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The Syrian War Notes

Classics Notes > Roman History 241 BC to 146 BC Notes

This is an extract of our The Syrian War document, which we sell as part of our Roman History 241 BC to 146 BC Notes collection written by the top tier of University Of Oxford students.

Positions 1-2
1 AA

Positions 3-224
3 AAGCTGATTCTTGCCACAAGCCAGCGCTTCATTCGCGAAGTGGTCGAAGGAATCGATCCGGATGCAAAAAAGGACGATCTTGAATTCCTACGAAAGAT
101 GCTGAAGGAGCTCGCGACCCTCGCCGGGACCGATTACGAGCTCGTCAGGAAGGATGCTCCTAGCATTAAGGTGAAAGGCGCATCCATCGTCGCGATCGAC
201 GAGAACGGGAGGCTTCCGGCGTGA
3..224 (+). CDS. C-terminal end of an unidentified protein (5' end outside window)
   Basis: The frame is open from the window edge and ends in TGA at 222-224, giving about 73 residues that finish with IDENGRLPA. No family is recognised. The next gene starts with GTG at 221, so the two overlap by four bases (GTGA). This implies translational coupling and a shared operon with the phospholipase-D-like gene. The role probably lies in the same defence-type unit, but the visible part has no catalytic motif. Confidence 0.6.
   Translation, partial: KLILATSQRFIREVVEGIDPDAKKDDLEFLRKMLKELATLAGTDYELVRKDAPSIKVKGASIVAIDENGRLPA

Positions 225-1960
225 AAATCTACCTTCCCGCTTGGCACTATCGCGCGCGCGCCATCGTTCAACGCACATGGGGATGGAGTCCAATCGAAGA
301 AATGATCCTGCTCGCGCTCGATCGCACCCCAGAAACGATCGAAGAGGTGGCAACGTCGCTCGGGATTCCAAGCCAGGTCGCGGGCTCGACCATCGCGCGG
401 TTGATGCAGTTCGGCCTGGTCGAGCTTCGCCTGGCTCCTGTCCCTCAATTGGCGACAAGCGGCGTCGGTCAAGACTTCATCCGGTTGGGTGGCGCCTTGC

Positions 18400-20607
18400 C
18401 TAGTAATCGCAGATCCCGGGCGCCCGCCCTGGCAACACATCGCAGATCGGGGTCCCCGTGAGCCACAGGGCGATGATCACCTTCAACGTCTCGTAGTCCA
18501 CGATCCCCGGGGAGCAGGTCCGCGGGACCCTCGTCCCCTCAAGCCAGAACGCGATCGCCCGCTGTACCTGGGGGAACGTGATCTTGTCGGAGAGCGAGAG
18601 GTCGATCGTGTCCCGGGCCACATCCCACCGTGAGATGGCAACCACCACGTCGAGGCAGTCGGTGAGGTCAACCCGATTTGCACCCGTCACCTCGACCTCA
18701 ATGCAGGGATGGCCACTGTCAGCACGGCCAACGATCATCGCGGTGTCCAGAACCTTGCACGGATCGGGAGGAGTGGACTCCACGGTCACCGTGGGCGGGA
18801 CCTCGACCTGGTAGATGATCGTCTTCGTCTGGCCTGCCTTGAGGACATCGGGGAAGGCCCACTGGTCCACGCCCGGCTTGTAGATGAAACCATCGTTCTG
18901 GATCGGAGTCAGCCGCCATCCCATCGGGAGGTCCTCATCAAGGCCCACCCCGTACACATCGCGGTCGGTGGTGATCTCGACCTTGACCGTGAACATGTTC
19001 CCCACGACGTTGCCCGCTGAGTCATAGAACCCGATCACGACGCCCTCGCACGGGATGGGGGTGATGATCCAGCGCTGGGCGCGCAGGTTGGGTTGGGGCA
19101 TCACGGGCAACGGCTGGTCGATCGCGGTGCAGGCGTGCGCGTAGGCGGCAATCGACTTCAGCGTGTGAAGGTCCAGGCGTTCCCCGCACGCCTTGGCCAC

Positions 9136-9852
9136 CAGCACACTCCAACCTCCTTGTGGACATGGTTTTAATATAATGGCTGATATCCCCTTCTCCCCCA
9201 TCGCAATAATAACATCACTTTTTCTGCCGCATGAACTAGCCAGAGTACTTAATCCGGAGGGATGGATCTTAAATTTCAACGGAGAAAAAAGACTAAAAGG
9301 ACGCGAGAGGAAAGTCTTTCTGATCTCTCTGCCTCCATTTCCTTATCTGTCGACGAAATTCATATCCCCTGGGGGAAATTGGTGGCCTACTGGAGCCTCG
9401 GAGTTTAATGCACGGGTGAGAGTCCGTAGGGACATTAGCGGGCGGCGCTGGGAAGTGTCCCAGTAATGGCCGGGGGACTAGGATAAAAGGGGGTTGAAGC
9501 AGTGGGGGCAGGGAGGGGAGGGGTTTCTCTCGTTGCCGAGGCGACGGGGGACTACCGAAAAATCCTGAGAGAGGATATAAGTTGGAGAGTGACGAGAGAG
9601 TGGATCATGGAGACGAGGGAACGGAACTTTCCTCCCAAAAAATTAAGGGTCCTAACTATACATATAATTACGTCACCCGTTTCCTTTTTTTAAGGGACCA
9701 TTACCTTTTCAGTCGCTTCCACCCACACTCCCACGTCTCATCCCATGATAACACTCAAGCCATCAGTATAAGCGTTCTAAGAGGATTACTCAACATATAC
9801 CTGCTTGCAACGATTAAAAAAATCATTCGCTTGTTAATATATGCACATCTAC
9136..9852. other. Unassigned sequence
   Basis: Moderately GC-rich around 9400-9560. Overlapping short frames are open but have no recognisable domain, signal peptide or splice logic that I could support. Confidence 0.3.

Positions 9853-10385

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Antiochus the Great and the Freedom of the Greeks The motive behind the Second Macedonian War was not imperialist expansion but rather a desire to limit the power of Philip to the confines of Macedonian and ensure he was suitably chastised so as to do as the Romans wished in the future. One of the weapons that had been used to defeat Philip was the declaration of the freedom of the Greeks and this was expanded as a political and diplomatic tool for use against Antiochus the Great, whose power and influence had been significantly enhanced in Asia since the end of the war after his return from his anabasis to the upper satrapies. In this period Rome seems most concerned for the establishment of a permanent settlement in the Aegean basin that would ensure their hegemony over the grateful Greeks without necessitating direct control or the constant presence of her legions; the negotiations and war with Antiochus as well as Rome's genuine support of Greek freedom are both aspects of the attempts to achieve this aim. Her concept of her own sphere of influence had begun to change from her earliest involvement in Eastern affairs in the Illyrian and Macedonian Wars, where she was strictly concerned with the security of her Italian borders and the humbling of powerful neighbours, and now included Greece and the Aegean. In the war with Antiochus she realised that concern for Greece necessarily required concern for the wider Aegean basin, including Asia Minor; expelling Antiochus from this region and maintaining the good will of the Greeks were both one in the same when it came to establishing a peaceful and secure area of Roman hegemony. Firstly it is important to highlight Antiochus' extensive programme of expansion in Asia Minor and Europe which piqued Roman anxiety about his activities and necessitated first diplomatic and then military action against him. In the preceding years he had tightened Seleucid control in the Far East and the northern satrapies, thereby creating the largest empire since the time of Seleucus the first, but this did not worry the Romans in the least, what happened in the furthest reaches of India and Bactria, or indeed the vast majority of Antiochus' domain, was no concern of theirs. This can be seen from the terms of the treaty of Apamea which ended the war; there was only provision for the territory for the near side of the Taurus Mountains, the area of Asia Minor which bordered the Aegean Sea, thereby a clear indication that Rome was only worried by Seleucid expansion in the region which could have a direct impact on their sphere of influence in the Greek East. In the space of just a few years from 197 BC Antiochus set about systematically capturing the vast majority of cisTauric Asia Minor; he begins recapturing the Ptolemaic cities in Kilikia, Lycia and Karia and has completed in removing all vestiges of their empire in Asia Minor by the time of his marriage alliance with Ptolemy in 196. He took advantage of the power vacuum created by the destruction of Macedonian power and influence in the area, as well as the weakness of the Attalid and Ptolemaic kingdoms caused by the death of their establish kings, in order to easily enhance his control here; this prompted the Roman remark that they had not gone to war with Philip simply so that Antiochus could claim the spoils. By the end of that year his conquests are extensive; the entire southern seaboard of Anatolia from Soloi to Telmessos,

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